The district’s entire Return to Learn plan, which details every aspect of the school year, can be browsed in full at derbyschools.com.
Once Derby’s Warren Riverview Park opened, it provided a new outlet for activity. The Derby Recreation Commission is now set to take full advantage of that outlet by hosting its first ever kayaking excursion down the park-adjacent Arkansas River on Sept. 12.
“When the city was still in the process of building Warren Riverview Park, we went on a tour of that facility and discussed with them the opportunity of programming in that park,” said DRC Director of Programs Vanessa Buehne. “It was really out of that conversation that we started brainstorming ideas of how to program Warren Riverview and that’s when we thought of the idea to have a kayak event.”
DRC Program Coordinator Ashlynn Godown took that torch from Buehne when she started last fall and pushed forward to make those kayaking plans a reality.
Having connections with members of the Arkansas River Coalition — which regularly organizes floats — Godown touched base with that group over the summer and started planning the DRC kayaking trip.
Participants will meet at Warren Riverview Park Sept. 12 and be bused to the Wichita Wastewater Treatment plant, where the 4.5 mile kayaking trip will start. A picnic will be held in Warren Riverview Park at the end of the trip.
Godown noted four coalition members will be present on the trip and they will make 15 kayaks available (covered in the $35 registration cost) — though individuals are welcome to bring their own kayaks. The event will be capped at 25 people and is open to anyone 13 years of age and older, with Godown noting it will be extremely accessible for any first-time kayakers.
“This would be a really good beginner kayaking trip, so to speak, or if you have your own kayaks you’re more than welcome to bring those,” Godown said. “It’s really just for anybody; (we’re) trying to draw in families definitely.”
Registration will be open starting Aug. 3 through Sept. 10 and interested parties can sign up in person at the DRC or online at derbyrec.com.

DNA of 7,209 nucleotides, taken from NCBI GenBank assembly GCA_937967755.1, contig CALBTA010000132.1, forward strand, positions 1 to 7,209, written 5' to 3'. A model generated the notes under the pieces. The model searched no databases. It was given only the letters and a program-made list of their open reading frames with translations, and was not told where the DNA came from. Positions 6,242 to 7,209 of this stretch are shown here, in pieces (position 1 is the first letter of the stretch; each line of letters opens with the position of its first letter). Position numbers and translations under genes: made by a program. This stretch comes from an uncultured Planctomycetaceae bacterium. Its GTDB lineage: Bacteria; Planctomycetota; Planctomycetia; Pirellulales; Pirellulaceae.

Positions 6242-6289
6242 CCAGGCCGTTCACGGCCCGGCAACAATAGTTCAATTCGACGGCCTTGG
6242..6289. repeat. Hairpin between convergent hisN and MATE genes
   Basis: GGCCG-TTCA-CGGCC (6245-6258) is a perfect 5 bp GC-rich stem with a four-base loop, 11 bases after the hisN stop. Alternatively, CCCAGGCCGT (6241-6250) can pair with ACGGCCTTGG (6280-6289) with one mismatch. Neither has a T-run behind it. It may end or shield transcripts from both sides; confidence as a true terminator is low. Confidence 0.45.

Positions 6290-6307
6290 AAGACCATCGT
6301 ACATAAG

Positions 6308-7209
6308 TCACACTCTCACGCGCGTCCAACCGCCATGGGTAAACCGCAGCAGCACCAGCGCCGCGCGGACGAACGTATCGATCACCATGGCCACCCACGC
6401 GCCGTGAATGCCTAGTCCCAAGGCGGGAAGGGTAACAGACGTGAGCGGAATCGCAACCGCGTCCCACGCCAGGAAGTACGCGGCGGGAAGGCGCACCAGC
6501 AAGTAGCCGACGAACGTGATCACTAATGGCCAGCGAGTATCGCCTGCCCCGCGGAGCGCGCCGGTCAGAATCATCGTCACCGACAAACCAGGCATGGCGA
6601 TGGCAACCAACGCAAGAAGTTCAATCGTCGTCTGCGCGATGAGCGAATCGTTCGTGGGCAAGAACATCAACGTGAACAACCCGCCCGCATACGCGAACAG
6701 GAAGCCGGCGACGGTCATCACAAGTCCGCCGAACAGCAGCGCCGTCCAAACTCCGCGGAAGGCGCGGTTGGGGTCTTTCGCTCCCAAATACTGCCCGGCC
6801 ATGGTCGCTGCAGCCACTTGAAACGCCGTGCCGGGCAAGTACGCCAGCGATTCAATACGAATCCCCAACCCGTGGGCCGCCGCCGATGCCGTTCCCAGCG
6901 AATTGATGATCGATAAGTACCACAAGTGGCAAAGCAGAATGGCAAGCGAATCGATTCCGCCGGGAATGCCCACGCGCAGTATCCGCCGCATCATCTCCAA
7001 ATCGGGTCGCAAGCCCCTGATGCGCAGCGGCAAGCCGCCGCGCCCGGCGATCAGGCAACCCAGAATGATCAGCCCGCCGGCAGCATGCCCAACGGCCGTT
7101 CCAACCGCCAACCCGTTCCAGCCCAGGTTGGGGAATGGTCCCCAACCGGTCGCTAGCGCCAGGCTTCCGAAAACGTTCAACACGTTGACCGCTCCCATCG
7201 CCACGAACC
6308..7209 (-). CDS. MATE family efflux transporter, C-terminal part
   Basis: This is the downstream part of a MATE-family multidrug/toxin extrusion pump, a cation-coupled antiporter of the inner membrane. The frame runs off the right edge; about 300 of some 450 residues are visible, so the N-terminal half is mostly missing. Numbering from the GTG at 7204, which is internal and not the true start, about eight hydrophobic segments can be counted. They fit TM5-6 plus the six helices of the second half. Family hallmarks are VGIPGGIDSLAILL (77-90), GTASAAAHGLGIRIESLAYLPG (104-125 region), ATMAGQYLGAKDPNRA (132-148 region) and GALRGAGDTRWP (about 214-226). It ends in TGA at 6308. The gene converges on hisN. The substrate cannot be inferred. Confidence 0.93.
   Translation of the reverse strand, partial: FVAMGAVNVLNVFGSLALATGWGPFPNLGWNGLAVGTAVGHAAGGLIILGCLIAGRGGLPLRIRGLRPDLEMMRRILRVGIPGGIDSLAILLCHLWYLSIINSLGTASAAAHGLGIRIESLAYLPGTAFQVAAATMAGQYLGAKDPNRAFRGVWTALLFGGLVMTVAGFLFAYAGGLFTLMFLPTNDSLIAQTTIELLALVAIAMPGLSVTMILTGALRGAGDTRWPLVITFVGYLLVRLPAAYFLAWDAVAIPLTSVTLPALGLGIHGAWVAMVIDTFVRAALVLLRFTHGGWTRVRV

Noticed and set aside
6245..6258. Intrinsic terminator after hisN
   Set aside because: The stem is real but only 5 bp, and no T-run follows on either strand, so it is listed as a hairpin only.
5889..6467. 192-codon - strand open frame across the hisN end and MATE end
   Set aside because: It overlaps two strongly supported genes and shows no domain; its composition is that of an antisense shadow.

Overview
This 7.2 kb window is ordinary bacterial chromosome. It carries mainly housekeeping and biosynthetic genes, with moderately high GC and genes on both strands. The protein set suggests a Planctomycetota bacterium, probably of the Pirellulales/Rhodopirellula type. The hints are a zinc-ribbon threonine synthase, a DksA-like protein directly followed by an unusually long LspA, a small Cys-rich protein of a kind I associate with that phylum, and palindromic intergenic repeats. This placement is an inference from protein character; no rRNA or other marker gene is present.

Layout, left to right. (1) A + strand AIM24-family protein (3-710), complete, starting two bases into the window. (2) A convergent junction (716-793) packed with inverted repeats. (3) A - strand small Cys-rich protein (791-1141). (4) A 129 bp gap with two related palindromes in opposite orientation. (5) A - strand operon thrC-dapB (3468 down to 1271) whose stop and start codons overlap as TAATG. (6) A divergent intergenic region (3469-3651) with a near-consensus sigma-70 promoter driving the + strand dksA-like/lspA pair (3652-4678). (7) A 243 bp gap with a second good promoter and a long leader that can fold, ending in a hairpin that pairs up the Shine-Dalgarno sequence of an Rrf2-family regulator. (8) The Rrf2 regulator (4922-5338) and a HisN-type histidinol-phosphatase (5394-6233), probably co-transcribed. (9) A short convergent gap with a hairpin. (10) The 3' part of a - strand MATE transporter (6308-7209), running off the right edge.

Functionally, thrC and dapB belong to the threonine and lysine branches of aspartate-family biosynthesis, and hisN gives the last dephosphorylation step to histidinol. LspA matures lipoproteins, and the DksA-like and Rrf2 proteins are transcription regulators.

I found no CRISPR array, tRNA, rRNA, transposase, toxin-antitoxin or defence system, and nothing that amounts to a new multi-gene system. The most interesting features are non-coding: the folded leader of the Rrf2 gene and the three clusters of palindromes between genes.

For now, the kayaking trip is intended to be a one-off event, but depending on turnout it is a program Godown wants to continue and expand upon in the future.
“It’s definitely one that I would like to keep around,” Godown said. “Since we went on our little DRC trip to test it out, I just want to see kind of how it goes with a larger crowd of people who’ve never kayaked before.”
While the coalition only recommends kayaking on the river in the fall, Godown suggested the DRC may look to host two kayaking events annually in the future (in the late summer and fall).
Due to some of the physical requirements of dragging the kayaks the age limit was put in place, but Godown noted the intent is for anyone who is interested to be able to go on the kayaking trip — from families to couples (young or old) looking to try something new.
So far, there has been a lot of positive feedback about the event, which Godown credits a little to COVID-19 — with people wanting to get outside, at a safe distance and take part in an activity they might not always think about. Godown has been excited to see that reaction and is looking forward to taking advantage of the full resources of Warren Riverview Park.
“The kayaking thing was kind of sitting on the back burner for us. I just thought that it would be really great to introduce to the community, and I have a really outdoors background so that’s exactly the type of program I was looking for when I got the job, pretty much,” Godown said. “I’m just really excited to introduce something like this to the community. It’s going to be really fun.”